Oh, that’s interesting. The character play is very much led by her. It’s almost in the realm of drama therapy, where I feel that her fears and feelings come out. However I agree that a sort of dependency is occurring and it hadn’t occurred to me that this type of play wasn’t really what she needed. In the past couple of days, I’ve already been saying no more and it feels good. I’m working towards reducing it down to once a day—which might sound a lot, still, it’s progress for us. I’ve just been reading your article How Our Boundaries Free Children to Play, Create, and Explore, and it’s sort of blown my mind a little bit. My daughter also enjoys the laptop. She’s not on it every day, but what will she be freed up to do if I say no to characters and no, sometimes, to laptop? It’ll be nice to see what’s inside of her, not just what she does when she’s stuck.

And I’ll just add that that article she refers to, How Our Boundaries Free Children to Play, Create, and Explore, that’s actually a transcript from another podcast episode. And it is about how these boundaries that we can perceive as negative in some way are actually so freeing for our children.

So then I wrote back to her and asked if I could please use this exchange in a podcast. And several days later she wrote back and said:

Yes, of course, especially if it can help other parents or carers who’ve been stuck in a similar cycle. Two days ago I said no characters, and we did none all day, and there wasn’t the major fallout I’d imagined. She was tearful and cross a couple of times and tried to encourage me in, but I explained that it was too much for her to be in control and that I’m her mummy. So she can just relax and play now.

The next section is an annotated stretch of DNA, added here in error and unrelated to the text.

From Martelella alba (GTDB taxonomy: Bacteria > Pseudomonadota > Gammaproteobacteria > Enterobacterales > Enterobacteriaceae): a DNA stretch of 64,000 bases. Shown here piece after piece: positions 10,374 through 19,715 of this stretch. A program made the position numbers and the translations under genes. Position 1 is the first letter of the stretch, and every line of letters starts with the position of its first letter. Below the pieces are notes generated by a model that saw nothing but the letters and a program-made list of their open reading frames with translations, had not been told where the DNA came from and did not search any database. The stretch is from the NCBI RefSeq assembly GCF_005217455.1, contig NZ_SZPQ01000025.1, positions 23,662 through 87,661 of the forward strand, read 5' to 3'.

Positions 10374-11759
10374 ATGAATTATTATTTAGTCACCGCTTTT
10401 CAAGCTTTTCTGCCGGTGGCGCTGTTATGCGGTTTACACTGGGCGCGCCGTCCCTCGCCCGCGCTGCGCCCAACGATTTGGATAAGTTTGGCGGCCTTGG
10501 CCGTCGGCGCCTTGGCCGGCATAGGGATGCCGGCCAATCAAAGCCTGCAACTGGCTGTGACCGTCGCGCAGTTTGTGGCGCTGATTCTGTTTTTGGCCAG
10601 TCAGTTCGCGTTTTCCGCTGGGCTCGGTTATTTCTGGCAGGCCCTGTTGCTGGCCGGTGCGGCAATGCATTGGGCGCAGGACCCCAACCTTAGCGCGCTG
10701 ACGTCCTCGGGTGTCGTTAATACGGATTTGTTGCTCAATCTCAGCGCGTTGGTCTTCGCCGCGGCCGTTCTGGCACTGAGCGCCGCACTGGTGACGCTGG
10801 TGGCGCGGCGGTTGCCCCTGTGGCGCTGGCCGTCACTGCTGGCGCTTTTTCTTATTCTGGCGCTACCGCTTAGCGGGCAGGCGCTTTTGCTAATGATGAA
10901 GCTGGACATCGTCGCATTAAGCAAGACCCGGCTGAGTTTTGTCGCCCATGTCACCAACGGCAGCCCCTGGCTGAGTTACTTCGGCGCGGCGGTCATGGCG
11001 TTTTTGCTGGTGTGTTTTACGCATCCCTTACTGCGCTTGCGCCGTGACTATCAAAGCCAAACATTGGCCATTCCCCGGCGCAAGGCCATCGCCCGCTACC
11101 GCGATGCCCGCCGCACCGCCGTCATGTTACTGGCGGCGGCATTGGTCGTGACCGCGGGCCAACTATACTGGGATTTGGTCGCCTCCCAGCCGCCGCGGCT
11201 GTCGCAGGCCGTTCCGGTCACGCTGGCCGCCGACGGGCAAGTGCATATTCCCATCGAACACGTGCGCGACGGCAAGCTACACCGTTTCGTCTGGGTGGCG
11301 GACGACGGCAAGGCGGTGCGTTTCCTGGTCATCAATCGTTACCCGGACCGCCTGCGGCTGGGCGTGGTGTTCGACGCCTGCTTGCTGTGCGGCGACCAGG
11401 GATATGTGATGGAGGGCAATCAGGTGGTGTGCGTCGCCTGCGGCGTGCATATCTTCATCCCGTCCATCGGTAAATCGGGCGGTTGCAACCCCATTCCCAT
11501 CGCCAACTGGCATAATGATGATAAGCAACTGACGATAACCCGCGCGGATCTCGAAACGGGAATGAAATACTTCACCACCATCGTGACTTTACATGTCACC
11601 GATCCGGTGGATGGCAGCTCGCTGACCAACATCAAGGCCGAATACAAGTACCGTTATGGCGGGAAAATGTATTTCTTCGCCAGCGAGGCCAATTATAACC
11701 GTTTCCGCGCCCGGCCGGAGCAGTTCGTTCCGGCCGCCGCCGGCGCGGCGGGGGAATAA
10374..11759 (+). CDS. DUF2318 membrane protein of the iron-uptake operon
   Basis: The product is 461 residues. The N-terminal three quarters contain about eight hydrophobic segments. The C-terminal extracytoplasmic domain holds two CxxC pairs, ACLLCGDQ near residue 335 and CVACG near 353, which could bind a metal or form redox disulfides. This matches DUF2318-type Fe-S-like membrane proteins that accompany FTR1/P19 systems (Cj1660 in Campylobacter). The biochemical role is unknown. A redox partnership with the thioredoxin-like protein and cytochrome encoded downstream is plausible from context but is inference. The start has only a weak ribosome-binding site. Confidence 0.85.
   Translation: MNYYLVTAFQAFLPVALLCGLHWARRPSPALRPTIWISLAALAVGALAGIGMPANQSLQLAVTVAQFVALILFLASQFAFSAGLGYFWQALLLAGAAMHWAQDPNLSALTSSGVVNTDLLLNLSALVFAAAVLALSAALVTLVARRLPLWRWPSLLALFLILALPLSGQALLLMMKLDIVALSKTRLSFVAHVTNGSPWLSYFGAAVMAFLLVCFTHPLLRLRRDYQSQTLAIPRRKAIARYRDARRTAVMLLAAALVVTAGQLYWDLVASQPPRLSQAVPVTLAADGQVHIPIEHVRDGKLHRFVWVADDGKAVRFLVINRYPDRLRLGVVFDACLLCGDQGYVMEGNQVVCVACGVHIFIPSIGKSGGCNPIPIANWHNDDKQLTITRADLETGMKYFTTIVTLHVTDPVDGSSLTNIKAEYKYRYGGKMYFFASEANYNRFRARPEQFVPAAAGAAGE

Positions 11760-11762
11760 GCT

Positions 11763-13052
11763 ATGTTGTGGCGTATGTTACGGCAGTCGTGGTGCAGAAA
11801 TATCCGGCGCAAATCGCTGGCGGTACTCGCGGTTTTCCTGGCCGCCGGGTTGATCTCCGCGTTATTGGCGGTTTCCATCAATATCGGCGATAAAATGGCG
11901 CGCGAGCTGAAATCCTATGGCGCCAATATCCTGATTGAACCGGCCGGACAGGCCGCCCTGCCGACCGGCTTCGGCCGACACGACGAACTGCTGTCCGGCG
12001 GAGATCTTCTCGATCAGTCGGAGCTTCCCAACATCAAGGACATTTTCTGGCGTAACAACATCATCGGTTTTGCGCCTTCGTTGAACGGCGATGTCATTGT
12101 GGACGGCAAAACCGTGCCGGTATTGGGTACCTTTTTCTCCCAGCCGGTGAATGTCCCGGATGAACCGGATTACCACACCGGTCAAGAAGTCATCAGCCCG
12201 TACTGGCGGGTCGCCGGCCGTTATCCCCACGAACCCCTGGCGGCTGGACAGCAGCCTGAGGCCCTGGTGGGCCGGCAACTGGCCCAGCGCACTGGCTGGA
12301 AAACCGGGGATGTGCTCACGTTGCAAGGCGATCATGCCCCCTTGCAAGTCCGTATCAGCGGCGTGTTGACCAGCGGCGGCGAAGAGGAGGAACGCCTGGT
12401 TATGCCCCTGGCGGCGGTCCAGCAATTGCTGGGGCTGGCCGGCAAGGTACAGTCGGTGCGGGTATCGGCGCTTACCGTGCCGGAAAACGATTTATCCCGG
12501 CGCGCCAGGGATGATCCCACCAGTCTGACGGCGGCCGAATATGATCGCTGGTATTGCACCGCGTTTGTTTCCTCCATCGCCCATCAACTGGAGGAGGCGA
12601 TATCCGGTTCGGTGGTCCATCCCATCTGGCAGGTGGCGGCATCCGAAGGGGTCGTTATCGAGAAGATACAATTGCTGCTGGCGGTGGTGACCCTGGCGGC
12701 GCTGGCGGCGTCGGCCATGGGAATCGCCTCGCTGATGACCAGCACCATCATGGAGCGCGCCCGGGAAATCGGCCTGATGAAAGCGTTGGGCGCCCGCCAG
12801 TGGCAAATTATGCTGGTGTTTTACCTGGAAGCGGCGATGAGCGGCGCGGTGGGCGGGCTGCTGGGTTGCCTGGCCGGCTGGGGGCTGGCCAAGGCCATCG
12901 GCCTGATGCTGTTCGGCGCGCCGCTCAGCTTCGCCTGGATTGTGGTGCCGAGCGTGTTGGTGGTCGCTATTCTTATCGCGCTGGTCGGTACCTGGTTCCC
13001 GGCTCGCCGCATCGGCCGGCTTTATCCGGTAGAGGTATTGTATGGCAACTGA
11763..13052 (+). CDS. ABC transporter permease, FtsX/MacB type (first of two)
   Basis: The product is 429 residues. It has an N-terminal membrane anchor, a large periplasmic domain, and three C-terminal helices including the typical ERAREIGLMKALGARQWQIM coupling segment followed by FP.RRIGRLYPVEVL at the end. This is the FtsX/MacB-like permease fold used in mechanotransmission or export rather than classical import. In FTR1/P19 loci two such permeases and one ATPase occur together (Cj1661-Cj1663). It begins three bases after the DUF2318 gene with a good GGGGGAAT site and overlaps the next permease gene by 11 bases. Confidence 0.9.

It has been like the scales have fallen from my eyes. My daughter looks different to me somehow. I think because the power balance has shifted, she seems younger and calmer. I was told that she was often tearful at school and I saw her being particular at home, wanting things a certain way. It was giving me concerns. My daughter is five, and I was worried that I’d messed things up and it was too late, that the path was set. I knew something wasn’t right, but I didn’t have a clue about what needed to change. It took some reflection with your support and the courage and understanding to make the change. It’s a hard thing for me to accept that I was the problem, as I see my errors as a rejection as opposed to being part and parcel of being a human.